Civil discourse for the long term

Civil discourse for the long term

We may never truly understand all of factors that compelled James Hodgkinson to attempt political assassination.

James T. Hodgkinson, the 66-year-old Belleville man who launched a murderous attack on congressional Republicans last week, was a lot of things — businessman, activist, political assassin.

Hodgkinson must have been mentally disturbed, although he did not appear to be legally insane. Americans will learn more on that subject once federal authorities have had the time necessary to study his activities and conduct a psychiatric autopsy. But he left his wife and a nice home to travel to Washington, living out of a van and taking his showers at an Alexandria, Va., YMCA.

He was uncommunicative both at the Y and at a local bar, where he sat by himself, silently sipped his beer and gave his waitress the creeps.

Hodgkinson probably was suicidal, understanding that he was likely to die carrying out his personal jihad. At a minimum, he was prepared to be locked up for the rest of his life if he survived, a sure sign that his violent objectives trumped any concerns he had about himself, his future, and his family and friends.

A Bernie Sanders fan and campaign worker, Hodgkinson was a political obsessive and would-be assassin who has sparked a national conversation — one that probably will be short-lived and quickly forgotten — about the extent to which poisonous political rhetoric in which political rivals vilify and dehumanize each other encourages the unhinged among us to engage in violence.

People may have informed, well-argued opinions on that subject. But there is no clear indisputable answer because that would require a deeper understanding of Hodgkinson and people like him than can be can be achieved. Further complicating the question is the fact that there is no single motive that drives people to engage in political violence.

There is, however, no denying that our increasingly popular and political culture continues to descend deeper into the muck. The election of President Donald Trump last November may have driven some of his harshest critics to new lows, but they merely picked up on the anger directed at previous presidents, including Barack Obama, George W. Bush and Bill Clinton.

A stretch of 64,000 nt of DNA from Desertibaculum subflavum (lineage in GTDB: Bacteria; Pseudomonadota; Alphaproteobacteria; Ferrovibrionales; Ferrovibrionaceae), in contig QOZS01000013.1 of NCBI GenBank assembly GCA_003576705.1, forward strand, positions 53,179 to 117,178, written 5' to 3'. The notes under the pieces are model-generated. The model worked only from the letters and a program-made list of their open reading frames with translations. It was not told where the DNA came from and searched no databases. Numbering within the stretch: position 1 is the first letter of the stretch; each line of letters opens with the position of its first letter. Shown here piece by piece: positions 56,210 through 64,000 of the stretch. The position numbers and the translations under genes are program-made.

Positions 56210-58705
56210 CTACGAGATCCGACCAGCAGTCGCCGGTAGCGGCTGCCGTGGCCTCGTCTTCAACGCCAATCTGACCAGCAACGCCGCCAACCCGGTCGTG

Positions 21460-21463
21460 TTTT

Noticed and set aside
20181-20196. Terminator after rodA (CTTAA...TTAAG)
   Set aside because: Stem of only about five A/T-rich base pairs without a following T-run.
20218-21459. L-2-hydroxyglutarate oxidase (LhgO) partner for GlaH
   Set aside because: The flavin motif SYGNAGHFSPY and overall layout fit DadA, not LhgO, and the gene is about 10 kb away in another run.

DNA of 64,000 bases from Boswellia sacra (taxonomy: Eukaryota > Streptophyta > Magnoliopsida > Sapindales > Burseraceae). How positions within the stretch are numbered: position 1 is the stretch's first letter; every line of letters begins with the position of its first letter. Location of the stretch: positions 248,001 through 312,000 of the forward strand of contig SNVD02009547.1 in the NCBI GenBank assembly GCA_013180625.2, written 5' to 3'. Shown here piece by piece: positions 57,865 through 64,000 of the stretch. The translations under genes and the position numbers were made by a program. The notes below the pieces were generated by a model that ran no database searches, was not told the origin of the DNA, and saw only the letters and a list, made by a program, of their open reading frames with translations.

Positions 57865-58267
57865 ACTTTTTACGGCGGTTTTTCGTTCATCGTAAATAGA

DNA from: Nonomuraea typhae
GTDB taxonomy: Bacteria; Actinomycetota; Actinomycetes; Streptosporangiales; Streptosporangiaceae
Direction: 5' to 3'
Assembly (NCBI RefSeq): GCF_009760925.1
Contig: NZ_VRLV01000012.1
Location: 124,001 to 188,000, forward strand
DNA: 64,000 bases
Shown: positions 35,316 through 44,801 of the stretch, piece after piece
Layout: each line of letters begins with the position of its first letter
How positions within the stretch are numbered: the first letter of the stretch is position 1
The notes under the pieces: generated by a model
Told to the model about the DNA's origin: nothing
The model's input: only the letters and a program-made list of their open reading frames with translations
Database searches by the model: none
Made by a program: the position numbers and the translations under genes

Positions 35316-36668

Right now, in New York City, professional actors are putting on William Shakespeare's "Julius Caesar" in Central Park. It includes the bloody assassination of Caesar dressed as a modern-day Donald Trump.

Just recently, comedian Kathy Griffin was shocked to discover many people were offended by her attempt at humor that featured the decapitated, bloody head of President Trump.

Griffin reluctantly apologized for her conduct. Griffin's lawyer said it was Trump who should be apologizing.

Those two examples barely scratch the surface of the bitter insults exchanged by extreme liberal and conservative political factions as well as those even farther out on the political fringes.

Neither side has clean hands when it comes to this divisive issue.

America ought to be better than this, and most of it is. But there are outliers in the culture enabled by social media and, increasingly, by traditional media who go out of their way to appeal to the lowest common denominator.

It won't stop as long as there is an audience for it because people have a right to express themselves in the most tasteless and vulgar ways possible.

Did any of that motivate Hodgkinson? Perhaps. But most of the his public activities, except for some of his Facebook rants, reflected traditional political activity, participating in a protest, working in a campaign, writing letters to the editor.

Hodgkinson was, in most respects, a pretty ordinary guy who appeared to work hard and play by the rules. But deep within him was a powder keg waiting to go off. What lit the fuse — deep personal problems, a depressed psyche, irrational political resentments, all or none of them?

It seems impossible to say. At the same time, it wouldn't hurt if those who practice and follow politics tried to remember respectful disagreement on the issues of the day is the essence of the democratic process.

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BruckJr wrote on June 19, 2017 at 1:06 pm

The irony, I suppose, is that this very newspaper runs columns written by leftist haters virtually every week.

Sid Saltfork wrote on June 19, 2017 at 1:06 pm

"leftist haters"?  Do you mean writers who are leftist politically and hate, or writers who hate leftists?

You do realize that the News Gazette is a republican leaning media outlet.  Even the News Gazette is not as rabid as your views.  Do you believe that there is a democrat conspiracy to assasinate republican political leaders?